What did they know and when did they know it?
It’s been a week since the Buffalo shooter targeted a Black community’s grocery store for a terrorist attack that killed ten people Black people and injured three others. Like clockwork, conservative and predominantly White media rushed to paint him as an innocent kid and “lone wolf.” However, CNN reports over 15 people joined the private Discord chat where the suspect detailed plans to carry out the mass shooting shortly before the attack.
“A private, invite-only server was created by the suspect to serve as a personal diary chat log,” a spokesperson for Discord said. “Approximately 30 minutes prior to the attack, however, a small group of people were invited to and joined the server. Before that, our records indicate no other people saw the diary chat log in this private server.”
Hate-filled forums and followers
All 15 people had instant access to his racist ramblings and plot after invites circulated. Discord representatives say it removed all the related content as soon as the company was aware of the attack. The shooter also shared details and updates about his plan on 4chan, a hate-filled favorite forum of White supremacists, mass murderers, insurrectionists, and Fox News fans. He credited the site with stoking his irrational fears of Black people replacing whites, even though he had to drive 3 hours to find a Black neighborhood in upstate New York. Before starting the attack, the 18-year-old started a broadcast on Twitch, a live-streaming platform.
“My office is launching investigations into the social media companies that the Buffalo shooter used to plan, promote, and stream his terror attack,” New York Attorney General Letitia James wrote on Twitter. “This terror attack again revealed the depths and dangers of these platforms that spread and promote hate without consequence. We are doing everything in our power to stop this dangerous behavior now and ensure it never happens again.”
Red flags and accomplices
The calculated killer didn’t just share his violent intentions online. Last year, Susquehanna Valley Central High School called the police because he did a school project focusing on murder-suicides. The cops again failed to prevent a crime because they refused to intervene. Under the Extreme Risk Protection Order law, officers could and should have filed a red flag order of protection. This order would have prevented him from purchasing a firearm because he was a threat to himself and others. He could still legally buy a gun without an involuntary mental health commitment or red flag order.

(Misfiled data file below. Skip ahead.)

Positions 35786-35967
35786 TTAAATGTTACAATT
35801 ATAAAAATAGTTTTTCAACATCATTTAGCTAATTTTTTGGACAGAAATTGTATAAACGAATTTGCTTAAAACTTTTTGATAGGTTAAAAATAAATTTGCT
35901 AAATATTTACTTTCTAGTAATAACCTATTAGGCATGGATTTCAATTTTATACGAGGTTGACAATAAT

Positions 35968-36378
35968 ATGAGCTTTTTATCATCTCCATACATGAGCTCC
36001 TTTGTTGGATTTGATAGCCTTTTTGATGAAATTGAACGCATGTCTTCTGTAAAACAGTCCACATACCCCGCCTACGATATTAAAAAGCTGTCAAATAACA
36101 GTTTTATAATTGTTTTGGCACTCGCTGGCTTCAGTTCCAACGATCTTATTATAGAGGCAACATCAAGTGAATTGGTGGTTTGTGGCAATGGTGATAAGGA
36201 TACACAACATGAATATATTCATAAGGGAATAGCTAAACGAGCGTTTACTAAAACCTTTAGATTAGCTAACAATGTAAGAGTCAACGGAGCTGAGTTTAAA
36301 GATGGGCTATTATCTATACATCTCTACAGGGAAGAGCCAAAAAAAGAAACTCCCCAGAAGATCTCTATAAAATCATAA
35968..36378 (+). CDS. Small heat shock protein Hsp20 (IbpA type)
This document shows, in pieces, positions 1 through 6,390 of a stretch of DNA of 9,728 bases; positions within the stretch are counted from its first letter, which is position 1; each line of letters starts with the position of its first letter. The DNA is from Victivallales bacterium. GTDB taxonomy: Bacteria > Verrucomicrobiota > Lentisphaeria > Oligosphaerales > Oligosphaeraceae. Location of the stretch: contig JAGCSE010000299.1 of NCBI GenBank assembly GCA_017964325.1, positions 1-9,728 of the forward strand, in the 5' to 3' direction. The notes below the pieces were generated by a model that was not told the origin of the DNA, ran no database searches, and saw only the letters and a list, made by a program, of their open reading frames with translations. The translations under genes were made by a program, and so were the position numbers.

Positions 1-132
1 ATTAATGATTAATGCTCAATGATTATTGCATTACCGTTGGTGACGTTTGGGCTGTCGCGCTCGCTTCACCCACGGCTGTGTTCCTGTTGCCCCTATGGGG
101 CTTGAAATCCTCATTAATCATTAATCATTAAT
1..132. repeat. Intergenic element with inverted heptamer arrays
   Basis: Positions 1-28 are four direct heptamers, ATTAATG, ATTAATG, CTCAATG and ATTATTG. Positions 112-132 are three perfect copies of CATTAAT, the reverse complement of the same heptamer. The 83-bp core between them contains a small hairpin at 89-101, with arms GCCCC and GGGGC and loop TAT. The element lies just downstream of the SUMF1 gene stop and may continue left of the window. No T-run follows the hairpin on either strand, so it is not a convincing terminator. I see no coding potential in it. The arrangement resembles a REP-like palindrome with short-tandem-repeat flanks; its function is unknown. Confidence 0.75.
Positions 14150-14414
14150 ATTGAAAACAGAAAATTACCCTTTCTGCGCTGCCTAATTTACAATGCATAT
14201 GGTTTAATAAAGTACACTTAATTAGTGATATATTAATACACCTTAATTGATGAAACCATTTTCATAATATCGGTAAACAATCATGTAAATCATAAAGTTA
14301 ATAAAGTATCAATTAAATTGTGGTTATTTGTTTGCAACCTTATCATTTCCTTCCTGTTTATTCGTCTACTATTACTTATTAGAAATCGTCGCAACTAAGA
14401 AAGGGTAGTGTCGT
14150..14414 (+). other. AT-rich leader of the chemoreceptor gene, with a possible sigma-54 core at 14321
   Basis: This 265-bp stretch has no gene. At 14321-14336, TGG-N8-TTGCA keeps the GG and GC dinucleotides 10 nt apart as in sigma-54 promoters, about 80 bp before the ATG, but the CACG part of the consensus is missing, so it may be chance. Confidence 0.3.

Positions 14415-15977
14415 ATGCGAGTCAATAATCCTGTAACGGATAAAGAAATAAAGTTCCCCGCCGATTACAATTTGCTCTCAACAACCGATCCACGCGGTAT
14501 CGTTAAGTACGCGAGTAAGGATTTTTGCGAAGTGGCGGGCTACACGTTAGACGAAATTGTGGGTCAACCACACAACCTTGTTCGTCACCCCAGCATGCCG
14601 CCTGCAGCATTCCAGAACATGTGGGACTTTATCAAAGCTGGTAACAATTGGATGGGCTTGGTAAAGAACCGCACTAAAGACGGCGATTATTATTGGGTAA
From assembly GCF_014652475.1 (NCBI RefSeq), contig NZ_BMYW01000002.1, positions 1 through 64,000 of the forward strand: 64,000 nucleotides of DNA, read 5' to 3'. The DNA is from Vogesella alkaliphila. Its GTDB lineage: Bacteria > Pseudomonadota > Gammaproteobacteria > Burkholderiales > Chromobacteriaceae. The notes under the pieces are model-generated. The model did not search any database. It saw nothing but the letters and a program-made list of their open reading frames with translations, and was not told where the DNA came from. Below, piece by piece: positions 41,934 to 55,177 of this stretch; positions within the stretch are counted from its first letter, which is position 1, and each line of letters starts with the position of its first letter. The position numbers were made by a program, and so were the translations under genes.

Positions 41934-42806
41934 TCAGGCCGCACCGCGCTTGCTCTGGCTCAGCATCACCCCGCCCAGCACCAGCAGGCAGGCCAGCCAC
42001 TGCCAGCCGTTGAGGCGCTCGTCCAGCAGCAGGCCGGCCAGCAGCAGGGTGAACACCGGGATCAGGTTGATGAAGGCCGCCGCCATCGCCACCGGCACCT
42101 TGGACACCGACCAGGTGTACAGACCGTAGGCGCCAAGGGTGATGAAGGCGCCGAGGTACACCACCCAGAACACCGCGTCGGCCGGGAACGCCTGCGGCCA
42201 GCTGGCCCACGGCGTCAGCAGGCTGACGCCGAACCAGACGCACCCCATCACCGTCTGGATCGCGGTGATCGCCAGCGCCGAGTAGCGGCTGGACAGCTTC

While officials work to restrict gun access from people who are threats to themselves or others, Ben Crump also promised to hold enablers accountable. The civil rights attorney vowed to sue “everybody” who was an accomplice in the shooting, including the parents who put a gun in his hands.
“We absolutely intend on going after the gun manufacturers, the gun distributors and anybody else who was an accomplice to this young 18-year-old white supremacist. We intend on going after everybody that was an accomplice to this young monster killing these innocent people.”
Suing “everybody” who enabled this tragedy could also include the police who ignored warning signs, the social media platforms he used, and the people who interacted with his violent fantasies online. Don’t stop there if we’re holding people accountable for inciting violent White supremacist violence! Everyone from Tucker Carlson to the former cheese puff-in-chief and anti-CRT politicians should be on the hook. This tragedy wasn’t just preventable. It was insidiously intentional.